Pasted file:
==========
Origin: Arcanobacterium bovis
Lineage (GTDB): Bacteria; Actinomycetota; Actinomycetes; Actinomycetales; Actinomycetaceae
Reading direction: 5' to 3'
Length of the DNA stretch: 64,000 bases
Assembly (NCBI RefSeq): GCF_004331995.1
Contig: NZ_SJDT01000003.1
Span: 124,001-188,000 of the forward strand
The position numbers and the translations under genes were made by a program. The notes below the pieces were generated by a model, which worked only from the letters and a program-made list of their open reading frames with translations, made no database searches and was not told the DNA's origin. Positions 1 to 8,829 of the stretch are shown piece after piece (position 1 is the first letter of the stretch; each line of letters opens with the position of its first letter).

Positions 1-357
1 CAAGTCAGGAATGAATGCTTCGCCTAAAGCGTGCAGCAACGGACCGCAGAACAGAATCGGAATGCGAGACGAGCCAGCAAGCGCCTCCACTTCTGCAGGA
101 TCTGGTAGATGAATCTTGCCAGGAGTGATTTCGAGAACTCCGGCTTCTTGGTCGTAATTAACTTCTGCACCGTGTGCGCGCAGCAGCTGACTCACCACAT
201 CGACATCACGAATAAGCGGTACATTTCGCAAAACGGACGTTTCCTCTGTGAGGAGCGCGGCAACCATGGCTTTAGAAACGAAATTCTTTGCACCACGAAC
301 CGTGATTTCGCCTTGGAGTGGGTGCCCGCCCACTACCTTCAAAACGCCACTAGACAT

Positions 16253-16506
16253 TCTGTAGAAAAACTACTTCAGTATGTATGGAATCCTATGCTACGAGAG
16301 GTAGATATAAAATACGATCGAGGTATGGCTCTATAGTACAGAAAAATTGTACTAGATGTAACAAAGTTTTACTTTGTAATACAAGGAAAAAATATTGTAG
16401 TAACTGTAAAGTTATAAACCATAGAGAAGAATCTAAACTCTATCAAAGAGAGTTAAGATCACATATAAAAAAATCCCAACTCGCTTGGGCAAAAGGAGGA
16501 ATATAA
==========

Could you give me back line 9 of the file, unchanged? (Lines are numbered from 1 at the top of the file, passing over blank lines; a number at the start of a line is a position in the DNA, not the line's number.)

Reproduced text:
Positions 1-357